The exorcism of December 30, 1975 began much the same way as the preceding ones. Suddenly one of the demons screamed out, “We are not coming out because He will not permit it!” “You mean the Savior?” asked the priest. “Yes, He!” came the answer. “He does not wish it.” Tormented by these several-hour-long sessions, the demons, whimpering, begged to be released from the girl’s body. But Heaven had charged them to remain. Only death, as it turned out, would bring the girl deliverance. The day before she died — recalls Fr. Arnold — during the exorcism she suddenly said, “Please give me absolution!” They were the last words she spoke to me.

At midnight, the priest bade the demons be silent and allow the girl to get some rest. Anneliese lay down and went peacefully to sleep, never to wake again. She died of sheer exhaustion.

Several years later, while studying Anneliese’s medical reports, a Swiss doctor, Theo Weber-Arma, uncovered facts that had been suppressed during the sensational trial of the exorcists. It turned out that Anneliese had undergone three EEG tests. Each time epilepsy was ruled out. Despite this, she was treated for several years with antiepileptic drugs such as zentropil and tegretol. These drugs have serious side effects. Weber-Arma had no doubt that in Annieliese’s case the high concentration of these chemical agents and their use over a period of several years were bound eventually to bring on exhaustion and death. Needless to say, certain individuals were responsible for this incorrect diagnosis and treatment. None of them was held accountable.


Why was Anneliese Michel possessed by evil spirits? Possession occurs in people who have opened themselves up to the work of Satan through satanic pacts, the practice of magic, spiritualism, bioenergetic therapy or other occultic practices. In Anneliese’s case there was not even the slightest suspicion of such involvement. Having prayed so much over the girl and experienced the mysterious resistance of the evil spirits, Fr. Alt came to the following conclusion: “I am convinced that we are dealing here with a typical case of expiatory possession. During the many conversations I had with her she gave me to understand that things would again be very difficult for her in the future. She lived in great fear of this and was saddened by it. But she felt it had to come. In the case of an expiatory possession the exorcist has his work cut out for him because it is not at all easy to understand the meaning of the suffering. The only consolation a person not let in on the mystery can have is the knowledge that through this dreadful suffering a great many souls are saved.”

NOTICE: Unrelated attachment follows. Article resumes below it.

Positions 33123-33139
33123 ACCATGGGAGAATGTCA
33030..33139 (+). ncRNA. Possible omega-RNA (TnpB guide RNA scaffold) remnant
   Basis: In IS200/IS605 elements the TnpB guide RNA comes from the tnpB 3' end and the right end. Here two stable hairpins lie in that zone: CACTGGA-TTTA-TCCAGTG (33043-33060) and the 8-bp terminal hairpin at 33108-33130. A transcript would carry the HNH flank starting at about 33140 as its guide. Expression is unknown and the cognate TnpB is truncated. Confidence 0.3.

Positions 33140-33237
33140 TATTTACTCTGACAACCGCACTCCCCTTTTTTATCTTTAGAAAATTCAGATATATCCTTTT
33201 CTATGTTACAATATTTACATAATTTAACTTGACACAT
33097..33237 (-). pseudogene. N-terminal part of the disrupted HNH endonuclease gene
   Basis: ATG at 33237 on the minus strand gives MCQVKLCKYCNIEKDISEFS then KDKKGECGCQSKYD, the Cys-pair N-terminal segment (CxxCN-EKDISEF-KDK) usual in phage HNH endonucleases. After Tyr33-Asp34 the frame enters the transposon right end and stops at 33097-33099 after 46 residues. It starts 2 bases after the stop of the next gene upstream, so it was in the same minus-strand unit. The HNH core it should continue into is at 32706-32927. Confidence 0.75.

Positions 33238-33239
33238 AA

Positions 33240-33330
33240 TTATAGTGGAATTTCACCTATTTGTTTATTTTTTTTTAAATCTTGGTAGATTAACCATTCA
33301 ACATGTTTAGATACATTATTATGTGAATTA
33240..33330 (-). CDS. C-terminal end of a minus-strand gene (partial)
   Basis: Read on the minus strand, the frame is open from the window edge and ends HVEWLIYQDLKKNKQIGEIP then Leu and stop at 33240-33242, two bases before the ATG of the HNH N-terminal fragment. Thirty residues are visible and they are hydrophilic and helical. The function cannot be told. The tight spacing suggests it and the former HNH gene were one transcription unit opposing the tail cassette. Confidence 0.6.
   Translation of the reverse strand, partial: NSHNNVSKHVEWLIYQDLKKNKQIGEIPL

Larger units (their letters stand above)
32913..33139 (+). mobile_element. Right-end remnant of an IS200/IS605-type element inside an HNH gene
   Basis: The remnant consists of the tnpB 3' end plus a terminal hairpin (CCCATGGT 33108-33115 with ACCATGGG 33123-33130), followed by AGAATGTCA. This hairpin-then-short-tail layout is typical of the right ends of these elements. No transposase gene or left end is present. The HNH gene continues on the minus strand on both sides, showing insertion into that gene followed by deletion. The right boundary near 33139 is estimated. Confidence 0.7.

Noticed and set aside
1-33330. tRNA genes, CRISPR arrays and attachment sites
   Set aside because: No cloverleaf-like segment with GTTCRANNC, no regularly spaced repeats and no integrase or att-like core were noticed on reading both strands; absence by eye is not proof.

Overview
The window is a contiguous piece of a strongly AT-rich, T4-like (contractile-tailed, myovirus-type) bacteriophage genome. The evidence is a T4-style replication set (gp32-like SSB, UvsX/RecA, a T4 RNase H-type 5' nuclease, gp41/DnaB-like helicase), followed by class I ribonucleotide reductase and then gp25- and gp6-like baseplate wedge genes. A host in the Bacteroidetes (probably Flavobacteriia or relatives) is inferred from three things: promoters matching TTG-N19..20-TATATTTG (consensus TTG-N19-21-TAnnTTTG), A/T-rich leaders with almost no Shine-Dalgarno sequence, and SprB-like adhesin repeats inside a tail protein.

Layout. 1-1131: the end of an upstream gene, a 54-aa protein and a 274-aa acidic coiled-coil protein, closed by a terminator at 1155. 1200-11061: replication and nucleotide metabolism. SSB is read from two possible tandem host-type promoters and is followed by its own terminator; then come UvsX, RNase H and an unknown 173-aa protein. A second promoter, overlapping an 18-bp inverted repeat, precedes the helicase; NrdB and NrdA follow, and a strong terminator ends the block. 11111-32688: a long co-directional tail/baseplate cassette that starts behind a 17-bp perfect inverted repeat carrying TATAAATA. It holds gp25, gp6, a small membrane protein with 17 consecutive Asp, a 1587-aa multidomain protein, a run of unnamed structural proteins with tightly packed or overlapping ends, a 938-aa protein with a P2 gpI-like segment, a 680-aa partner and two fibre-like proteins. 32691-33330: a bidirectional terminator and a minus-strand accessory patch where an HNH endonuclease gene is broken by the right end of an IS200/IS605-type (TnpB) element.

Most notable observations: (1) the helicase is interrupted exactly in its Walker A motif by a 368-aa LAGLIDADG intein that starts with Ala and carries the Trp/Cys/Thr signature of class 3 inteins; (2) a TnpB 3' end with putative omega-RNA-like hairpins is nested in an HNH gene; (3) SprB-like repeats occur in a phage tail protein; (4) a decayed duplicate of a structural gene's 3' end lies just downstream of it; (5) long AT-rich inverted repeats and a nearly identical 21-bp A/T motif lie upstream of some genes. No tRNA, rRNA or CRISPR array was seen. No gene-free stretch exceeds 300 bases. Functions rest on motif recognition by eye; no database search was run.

Does such an interpretation express nothing more than the impotence felt by the priest in his struggle with an evil spirit? How could he be certain that Anneliese endured these diabolic torments not for her own sins but for those of others? There might be grounds for doubt if it were not for the personal notes and tape recordings the girl left behind. These documents prove that Anneliese was clearly and lucidly aware that her frightful struggle with the powers of evil and her attendant sufferings and humiliations would help others to be saved. To the modern mind raised in the spirit of individualism this appears strange and incomprehensible. Can one engage in a spiritual battle with Satan in other peoples’ stead, and for their benefit? From the very beginning — from the time of Christ’s struggle and victory on the Cross — Christianity’s answer to this has been yes. In solidarity with our one Savior, and thanks to His one victory over Satan, we are engaged in a spiritual battle with the invisible realm of fallen angels, intelligent, irredeemably wicked beings hostile to God and man. Despite the protestations of so-called “enlightened minds” this truth have been an integral part of our faith and the teaching of the Catholic Church since the time of the apostles. The tragic fact is that in Anneliese MIchel’s lifetime even Catholic theologians were holding views at variance with the teachings of the Church. According to the convicted priest, Fr. Alt, the attempt by many theologians to reduce the phenomenon of demonic possession to purely natural psychic disturbances has led to the widespread abandonment of the practice of exorcism. To this day Germany has no officially appointed exorcist priests. At the same time interest in occultism in its various forms, including satanism, has grown everywhere. In many instances our rapidly emptying convent and parish buildings are serving as meeting places for esoteric groups that are essentially satanistic.